“There is no alternative to charity: those who put themselves in the service of their brothers, although they are not aware of it, are those who love God.” This is what Pope Francis said during the homily at the celebration for the canonization of Mother Teresa of Calcutta, the small nun who chose to wear a blue and white sari, the color of the caste of “untouchables”, considered the last among the last in India.
After the proclamation of the formula in Latin, in which the “small pencil in God’s hands” was included among the saints, thunderous applause exploded in St. Peter’s Square, crowded with over 100 thousand faithful and colored with red and black flags of Albania, the land that gave birth to the religious woman.
“Who can imagine what the Lord wants?” asked Pope Francis during his homily, explaining that this “question from the Book of Wisdom, which we heard in the first reading presents us with our life as a mystery, whose key interpretation is not in our possession. The protagonists of history are always two: God on the one hand, and men on the other hand. Our task is to perceive God’s call and accept his will. But to accept it without hesitation, we should ask ourselves: what is the will of God in my life?”
But the answer to this question, as explained by the Pontiff, is contained in the same passage. “Men were instructed in what pleases you. To test the call of God, we must ask ourselves and understand what pleases Him. Many times the prophets announce what pleases the Lord. Their message is a wonderful synthesis of expression: ‘I desire mercy and not sacrifice’. God appreciates every work of mercy because the brother who helps to recognize the face of God no one can see. Whenever we lean towards the needs of the saints, we gave food and water to Jesus; we dressed, supported, and visited the Son of God.”
Besides, Pope Francis wanted to emphasize that each of us is called to translate concretely what we ask and plead in prayer, and profess in our faith. Later, he said that “there is no alternative to charity.” “Christian life, however, is not a simple aid that comes in times of need – said Francesco -. If this were the case, we would certainly have a nice feeling of human solidarity that elicits an immediate benefit, but it would be sterile, without any roots. The commitment that the Lord asks from us, on the contrary, is that of a vocation to charity with which every disciple of Christ puts his life in our service, to grow in love every day.”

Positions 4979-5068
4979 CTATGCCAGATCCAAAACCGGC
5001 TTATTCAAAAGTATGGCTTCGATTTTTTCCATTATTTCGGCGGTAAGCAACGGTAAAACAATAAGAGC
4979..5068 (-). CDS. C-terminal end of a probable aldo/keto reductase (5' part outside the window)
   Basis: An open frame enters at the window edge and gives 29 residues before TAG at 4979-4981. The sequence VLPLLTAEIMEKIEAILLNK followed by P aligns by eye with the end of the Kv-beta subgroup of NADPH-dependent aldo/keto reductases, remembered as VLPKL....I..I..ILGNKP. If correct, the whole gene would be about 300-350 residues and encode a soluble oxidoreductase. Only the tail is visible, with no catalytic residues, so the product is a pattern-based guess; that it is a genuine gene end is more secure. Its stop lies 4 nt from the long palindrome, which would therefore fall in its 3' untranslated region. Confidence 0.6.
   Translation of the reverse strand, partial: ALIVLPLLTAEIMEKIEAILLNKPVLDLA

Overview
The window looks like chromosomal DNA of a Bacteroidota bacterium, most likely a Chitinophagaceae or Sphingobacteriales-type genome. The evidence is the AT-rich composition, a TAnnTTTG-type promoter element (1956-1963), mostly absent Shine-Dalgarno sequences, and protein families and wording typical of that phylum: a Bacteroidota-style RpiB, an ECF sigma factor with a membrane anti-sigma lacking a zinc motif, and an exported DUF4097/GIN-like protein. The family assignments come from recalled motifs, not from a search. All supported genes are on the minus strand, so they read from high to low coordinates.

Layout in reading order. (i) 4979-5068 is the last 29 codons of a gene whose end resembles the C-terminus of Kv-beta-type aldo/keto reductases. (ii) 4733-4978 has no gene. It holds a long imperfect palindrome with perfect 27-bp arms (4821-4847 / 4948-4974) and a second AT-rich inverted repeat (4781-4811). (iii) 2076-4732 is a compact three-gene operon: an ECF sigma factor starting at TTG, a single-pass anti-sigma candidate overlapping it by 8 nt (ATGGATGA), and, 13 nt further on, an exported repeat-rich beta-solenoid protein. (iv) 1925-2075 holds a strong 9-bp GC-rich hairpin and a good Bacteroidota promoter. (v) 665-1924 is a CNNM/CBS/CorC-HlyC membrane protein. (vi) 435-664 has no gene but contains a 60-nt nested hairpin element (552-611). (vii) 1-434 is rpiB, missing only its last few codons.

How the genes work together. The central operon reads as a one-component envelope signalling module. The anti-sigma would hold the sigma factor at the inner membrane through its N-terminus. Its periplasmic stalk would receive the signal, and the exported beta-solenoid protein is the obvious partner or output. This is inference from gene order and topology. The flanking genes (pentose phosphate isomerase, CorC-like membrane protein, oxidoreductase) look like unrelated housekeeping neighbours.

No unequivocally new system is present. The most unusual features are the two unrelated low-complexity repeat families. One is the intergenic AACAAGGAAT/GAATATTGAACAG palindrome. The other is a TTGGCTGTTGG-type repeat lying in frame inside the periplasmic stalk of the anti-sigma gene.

“We have heard in the Gospel: ‘a large crowd went with Jesus’. Today that ‘large’ crowd is represented by the wide world of volunteering, gathered here on the occasion of the Jubilee of Mercy. You are that crowd that follows the Master and that renders his love visible for every person – the Pope said -. I repeat the words of Apostle Paul: ‘Your love has given me great joy and consolation, because the hearts of the saints have been refreshed by thee’ (Fm 7). How many hands volunteers support; how many tears they dry; what love is poured into their hidden, humble, and disinterested service. This commendable service gives voice to faith and expresses the mercy of God, who is himself close to those in need.”
“Mother Teresa, throughout her existence, has been a generous dispenser of divine mercy, willing to help everyone, accepting and defending human life, the unborn and the abandoned and rejected – the Pope said -. She committed to the defense of life, incessantly proclaiming that those who have not come into this world yet are the weakest, the smallest, the poorest’. She leaned on helpless people, left to die on the roadside, recognizing the dignity God had given them; her voice reached the powerful of the earth, so they would recognize their faults, crimes of poverty they have created themselves. Mercy was for her the ‘salt’ that gave flavor to all her work, and ”the light that lit up the darkness of those who had no more tears to cry even their poverty and suffering”.
“Her mission on the outskirts of the cities and in the existential suburbs still remains today as an eloquent testimony of God’s closeness to the poorest of the poor. Today I give this emblematic woman and consecrated to the whole world of volunteering: let her be your model of holiness! -concluded his homily Pope Francis -. May this tireless worker of mercy help us understand more and more that our only criterion of action is gratuitous love, free from ideologies and from any obligation and poured on everyone without distinction of language, culture, race or religion. Mother Teresa used to say: ‘Maybe I do not speak their language, but I can smile’. Let us keep her smile in our hearts and donate it to those we meet on our journey, especially to those who suffer. Thus, we will open horizons of joy and hope for the humanity that is so discouraged and in need of understanding and tenderness.